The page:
What is dangerous about the Quayles, from the perspective of the entertainment industry, is that they suggest that a sitcom warrants our critical attention. Granted, the level of critical thinking practiced by Dan and Marilyn is pretty rudimentary, but in positing Murphy Brown as relevant, Dan and the missus are perilously close to those members of the "cultural elite" who hang out in universities, wasting taxpayers' money studying "TV Families: Three Generations of Packaged Dreams." What is worse, the Quayles take their opinions straight to the masses. No ivory tower for old Dan; he goes right on the evil Teevee itself to trumpet his message of shattered family values.
And in this Dan Quayle is right, and so is Pat Buchanan, for there most certainly is a cultural war going on. Has been for years. Where Dan and Pat go wrong is in their assumption that Hollywood and the "liberal media" are on the other side. This is nonsense. If Murphy Brown were really anti-family values, her sitcom might look something like a John Waters movie circa Pink Flamingos: just imagine Murphy chowing down on the baby's placenta while Eldon made a sandwich of baby poo and saliva. (Although, now that I think about it, a case can also be made that a certain type of family values are at work even in John Waters' early work.) The world of Murphy Brown is a world where imaginary choices are touted as the real thing, where an independent woman finds her essential nature in bearing a child, where controversy is exploited for the ratings it engenders. It is a world remarkably like the world of a presidential election in the United States in 1992: mock choices and "natural women," with one eye always cocked on the latest polls.
No one wants to question the notion of family values. Everyone just wants to prove they have them, whatever they are. The Republicans believe in family values. The Democrats respond by saying the Republicans don't really believe in family values; if you want a true "big tent" come to the Democrats, who know what family really is. Meanwhile, on teevee, Murphy Brown finds her true self in the wonders of childbirth. These people are all cavorting in the same playground, and a playground is what it is, a place where everyone has "fun" and no one questions whether or not a playground is appropriate.
It is indeed a tangled web of which we speak, where Dan Quayle is mocked for critiquing popular culture, where said culture is nowhere near as dangerous to Dan and his cohorts as they would suggest, and where any real and legitimate discussion of the values promoted by Murphy Brown and their ultimate similarity to the "family values" of the Republican and Democratic parties is almost entirely missing. Quayle gets pilloried for attempting what cultural studies scholars attempt every day: critiquing contemporary culture. That his "critique" is wrongheaded is not news; that he dares to critique at all is the issue. The uproar over the importance of culture overshadows the very real similarities between the world views of Murphy Brown and the mainstream political parties in the United States. The Republicans attack Hillary for being anti-family, Hillary touts her own work in behalf of children, while Murphy Brown sings "Natural Woman" to her baby, echoing Marilyn Quayle's bizarre notions from the Republican convention. The Republicans and the Democrats fight for votes, CBS fights for ratings, but it's all part of the selling of the mainstream.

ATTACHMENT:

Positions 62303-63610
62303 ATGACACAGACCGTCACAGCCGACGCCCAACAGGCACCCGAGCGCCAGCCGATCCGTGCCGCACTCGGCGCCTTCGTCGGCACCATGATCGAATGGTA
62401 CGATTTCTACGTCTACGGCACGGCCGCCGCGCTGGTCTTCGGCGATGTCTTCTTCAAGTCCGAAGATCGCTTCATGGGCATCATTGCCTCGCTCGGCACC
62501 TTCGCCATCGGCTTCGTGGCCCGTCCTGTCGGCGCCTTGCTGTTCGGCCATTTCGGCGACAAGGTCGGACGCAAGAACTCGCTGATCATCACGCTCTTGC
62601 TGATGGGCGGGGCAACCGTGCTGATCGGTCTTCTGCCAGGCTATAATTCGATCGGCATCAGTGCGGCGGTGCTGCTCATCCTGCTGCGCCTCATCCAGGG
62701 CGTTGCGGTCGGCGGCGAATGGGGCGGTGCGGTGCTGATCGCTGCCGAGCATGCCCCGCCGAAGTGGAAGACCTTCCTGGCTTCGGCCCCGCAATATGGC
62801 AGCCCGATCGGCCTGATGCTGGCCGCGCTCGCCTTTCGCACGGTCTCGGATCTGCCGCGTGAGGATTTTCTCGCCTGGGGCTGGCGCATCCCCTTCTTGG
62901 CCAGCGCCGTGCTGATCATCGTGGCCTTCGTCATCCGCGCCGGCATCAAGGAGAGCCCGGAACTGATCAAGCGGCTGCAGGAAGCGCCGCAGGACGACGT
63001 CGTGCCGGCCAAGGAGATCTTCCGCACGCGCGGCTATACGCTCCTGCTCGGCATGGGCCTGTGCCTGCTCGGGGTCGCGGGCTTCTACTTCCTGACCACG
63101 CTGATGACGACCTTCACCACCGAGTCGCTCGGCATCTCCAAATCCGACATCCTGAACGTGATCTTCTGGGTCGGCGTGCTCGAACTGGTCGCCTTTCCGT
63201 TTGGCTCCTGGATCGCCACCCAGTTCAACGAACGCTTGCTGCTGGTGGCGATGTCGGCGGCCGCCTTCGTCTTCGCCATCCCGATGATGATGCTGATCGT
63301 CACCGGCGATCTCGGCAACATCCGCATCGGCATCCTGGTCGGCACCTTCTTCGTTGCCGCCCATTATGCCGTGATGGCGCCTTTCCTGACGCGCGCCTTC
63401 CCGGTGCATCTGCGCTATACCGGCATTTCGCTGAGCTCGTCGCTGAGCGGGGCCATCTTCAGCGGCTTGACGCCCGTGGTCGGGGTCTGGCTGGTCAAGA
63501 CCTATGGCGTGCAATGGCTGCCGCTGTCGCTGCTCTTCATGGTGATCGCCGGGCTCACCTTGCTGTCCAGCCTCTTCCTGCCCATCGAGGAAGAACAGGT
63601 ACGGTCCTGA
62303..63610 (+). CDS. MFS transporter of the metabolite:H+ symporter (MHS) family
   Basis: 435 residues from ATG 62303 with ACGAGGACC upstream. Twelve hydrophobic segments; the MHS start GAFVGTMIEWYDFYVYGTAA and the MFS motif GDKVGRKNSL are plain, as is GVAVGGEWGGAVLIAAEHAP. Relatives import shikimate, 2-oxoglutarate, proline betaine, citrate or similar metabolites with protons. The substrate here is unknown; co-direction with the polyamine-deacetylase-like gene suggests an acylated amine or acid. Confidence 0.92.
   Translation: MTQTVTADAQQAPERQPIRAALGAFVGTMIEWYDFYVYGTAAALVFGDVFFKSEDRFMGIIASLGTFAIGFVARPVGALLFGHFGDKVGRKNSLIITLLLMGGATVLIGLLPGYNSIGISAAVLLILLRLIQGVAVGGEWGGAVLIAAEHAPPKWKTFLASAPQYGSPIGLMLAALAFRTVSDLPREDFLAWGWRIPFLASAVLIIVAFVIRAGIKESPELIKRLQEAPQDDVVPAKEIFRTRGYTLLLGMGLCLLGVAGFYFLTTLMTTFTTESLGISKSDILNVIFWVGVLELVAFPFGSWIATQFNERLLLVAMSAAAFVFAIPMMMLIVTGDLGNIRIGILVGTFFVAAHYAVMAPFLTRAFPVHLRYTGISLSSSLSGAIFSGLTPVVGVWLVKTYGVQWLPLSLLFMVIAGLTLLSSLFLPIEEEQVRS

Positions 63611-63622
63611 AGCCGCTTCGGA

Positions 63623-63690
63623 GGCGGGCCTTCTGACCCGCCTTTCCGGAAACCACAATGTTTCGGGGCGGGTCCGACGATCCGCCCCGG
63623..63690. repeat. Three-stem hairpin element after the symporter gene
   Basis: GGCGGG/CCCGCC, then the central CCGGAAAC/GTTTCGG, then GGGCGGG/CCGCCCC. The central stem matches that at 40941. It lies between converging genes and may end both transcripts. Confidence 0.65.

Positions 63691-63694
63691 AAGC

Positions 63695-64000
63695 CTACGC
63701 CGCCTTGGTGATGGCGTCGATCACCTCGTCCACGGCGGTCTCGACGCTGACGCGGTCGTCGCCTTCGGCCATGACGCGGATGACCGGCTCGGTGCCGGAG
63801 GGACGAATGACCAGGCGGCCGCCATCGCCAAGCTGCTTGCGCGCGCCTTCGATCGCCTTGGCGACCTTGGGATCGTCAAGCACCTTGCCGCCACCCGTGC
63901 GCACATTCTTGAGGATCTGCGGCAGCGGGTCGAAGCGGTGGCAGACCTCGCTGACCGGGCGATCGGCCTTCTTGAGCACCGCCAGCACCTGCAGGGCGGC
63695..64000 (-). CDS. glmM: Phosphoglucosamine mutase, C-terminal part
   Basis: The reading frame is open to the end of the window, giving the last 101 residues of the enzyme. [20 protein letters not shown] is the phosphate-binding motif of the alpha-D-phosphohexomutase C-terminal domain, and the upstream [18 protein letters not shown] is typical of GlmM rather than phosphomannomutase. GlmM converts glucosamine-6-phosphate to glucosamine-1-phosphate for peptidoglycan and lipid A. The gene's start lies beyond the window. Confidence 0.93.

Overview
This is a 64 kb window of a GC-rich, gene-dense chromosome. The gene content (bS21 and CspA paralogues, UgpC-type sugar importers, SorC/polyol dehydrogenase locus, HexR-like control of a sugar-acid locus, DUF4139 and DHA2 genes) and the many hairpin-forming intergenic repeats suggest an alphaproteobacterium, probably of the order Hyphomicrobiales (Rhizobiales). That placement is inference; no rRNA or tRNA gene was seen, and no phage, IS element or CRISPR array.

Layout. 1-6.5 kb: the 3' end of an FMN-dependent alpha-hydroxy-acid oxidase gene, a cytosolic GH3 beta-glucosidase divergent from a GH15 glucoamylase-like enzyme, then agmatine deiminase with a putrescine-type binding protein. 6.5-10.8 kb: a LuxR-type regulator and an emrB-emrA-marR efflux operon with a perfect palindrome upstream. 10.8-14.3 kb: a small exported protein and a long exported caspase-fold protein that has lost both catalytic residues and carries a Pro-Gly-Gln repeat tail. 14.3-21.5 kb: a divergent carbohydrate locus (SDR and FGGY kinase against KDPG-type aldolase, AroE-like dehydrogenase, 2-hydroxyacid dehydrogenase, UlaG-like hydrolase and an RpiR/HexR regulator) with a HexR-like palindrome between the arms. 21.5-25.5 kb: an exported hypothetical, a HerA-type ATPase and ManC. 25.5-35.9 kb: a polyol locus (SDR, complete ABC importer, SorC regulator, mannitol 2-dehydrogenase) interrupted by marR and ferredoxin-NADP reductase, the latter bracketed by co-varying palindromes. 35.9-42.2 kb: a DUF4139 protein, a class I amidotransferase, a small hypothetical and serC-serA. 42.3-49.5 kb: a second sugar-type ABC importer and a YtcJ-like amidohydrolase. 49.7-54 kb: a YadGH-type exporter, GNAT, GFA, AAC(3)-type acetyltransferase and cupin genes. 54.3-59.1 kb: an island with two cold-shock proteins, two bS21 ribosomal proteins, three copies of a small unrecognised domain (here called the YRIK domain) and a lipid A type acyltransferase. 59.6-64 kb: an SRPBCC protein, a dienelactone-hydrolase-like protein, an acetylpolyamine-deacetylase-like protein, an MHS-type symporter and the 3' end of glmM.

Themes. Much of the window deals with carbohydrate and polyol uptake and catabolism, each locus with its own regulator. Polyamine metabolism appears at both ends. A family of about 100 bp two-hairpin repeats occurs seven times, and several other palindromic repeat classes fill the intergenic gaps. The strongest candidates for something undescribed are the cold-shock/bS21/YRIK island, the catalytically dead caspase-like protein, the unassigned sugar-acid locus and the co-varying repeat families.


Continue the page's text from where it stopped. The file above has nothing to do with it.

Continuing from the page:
Thus, we shouldn't be too surprised to discover that Dan Quayle did promo spots for Murphy Brown. Seems Dan was giving an interview to a local teevee station in L.A. that had just begun showing Murphy Brown reruns. After the interview was over, Dan agreed to tape a couple of spots advertising the reruns of his "favorite show ... NOT!" For a few seconds, the symbiotic relationship between the "liberal media" and Dan Quayle was laid bare; then Dan went back to stumping on family values, and Murphy Brown writers went back to creating ever more tart putdowns of the Veep for the ratings-bonanza season opener for 1992.
Postscript: Murphy Brown did indeed take on Dan Quayle in the 1992-3 season opener. Midway through a special hour-long episode that had until that time dealt mainly in standard sitcom humor revolving around a new baby in the house, Dan Quayle appeared on Murphy-the-character's teevee screen as we, the viewing audience, watched Murphy-the-program on our teevee screens. Quayle once more spouted the sacrilegious remarks about "Murphy Brown." Murphy-the-character tried to avoid the ensuing controversy, while reporters (actually actors) camped out at her house and George Bush (actually George Bush) made a Murphy joke on Murphy-the-character's teevee. Murphy-the-character finally went on her own fictional teevee show, "FYI," to respond to the Vice-President's "real" remarks, capping her speech by introducing some "real," not-quite-traditional families ("real" people, not actors). The following day, the "real" Associated Press sent the text of the "fictional" Murphy's speech across their newswire for subsequent quoting in papers across the country. Though Dan Quayle was ridiculed for "confusing" fiction and reality, "Murphy Brown" won kudos for doing the same.
The ratings were very good. Sponsors paid $310,000 for one 30-second spot. Dan Quayle watched the program at long last, and stated afterwards that it was "basically another Hollywood contribution" to Bill Clinton's campaign. Dan was right once again.